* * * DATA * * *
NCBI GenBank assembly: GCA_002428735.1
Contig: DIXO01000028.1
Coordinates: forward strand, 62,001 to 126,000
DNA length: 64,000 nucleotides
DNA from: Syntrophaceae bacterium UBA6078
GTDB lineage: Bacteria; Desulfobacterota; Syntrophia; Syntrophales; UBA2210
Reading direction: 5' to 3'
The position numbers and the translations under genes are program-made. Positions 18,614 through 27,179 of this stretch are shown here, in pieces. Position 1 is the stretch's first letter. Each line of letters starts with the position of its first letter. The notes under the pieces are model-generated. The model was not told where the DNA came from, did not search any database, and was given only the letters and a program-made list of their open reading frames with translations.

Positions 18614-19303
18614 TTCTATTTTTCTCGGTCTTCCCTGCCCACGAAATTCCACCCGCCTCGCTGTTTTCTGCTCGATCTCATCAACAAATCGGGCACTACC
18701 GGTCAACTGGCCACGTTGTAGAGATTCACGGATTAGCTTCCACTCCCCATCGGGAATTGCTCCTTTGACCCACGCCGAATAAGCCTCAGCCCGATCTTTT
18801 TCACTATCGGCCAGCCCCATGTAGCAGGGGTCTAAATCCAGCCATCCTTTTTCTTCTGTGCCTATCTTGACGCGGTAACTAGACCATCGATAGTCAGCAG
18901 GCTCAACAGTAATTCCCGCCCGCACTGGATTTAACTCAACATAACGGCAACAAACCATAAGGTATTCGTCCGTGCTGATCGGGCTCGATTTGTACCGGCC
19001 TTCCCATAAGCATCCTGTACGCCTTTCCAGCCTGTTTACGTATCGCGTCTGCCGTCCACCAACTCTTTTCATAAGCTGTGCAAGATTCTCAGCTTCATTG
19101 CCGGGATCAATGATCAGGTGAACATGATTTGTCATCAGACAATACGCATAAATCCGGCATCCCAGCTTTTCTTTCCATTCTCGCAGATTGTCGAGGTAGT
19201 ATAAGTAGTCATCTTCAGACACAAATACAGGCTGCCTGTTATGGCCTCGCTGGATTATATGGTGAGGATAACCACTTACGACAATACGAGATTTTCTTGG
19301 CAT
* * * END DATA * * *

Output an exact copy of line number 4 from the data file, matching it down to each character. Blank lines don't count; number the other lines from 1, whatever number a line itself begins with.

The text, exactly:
DNA length: 64,000 nucleotides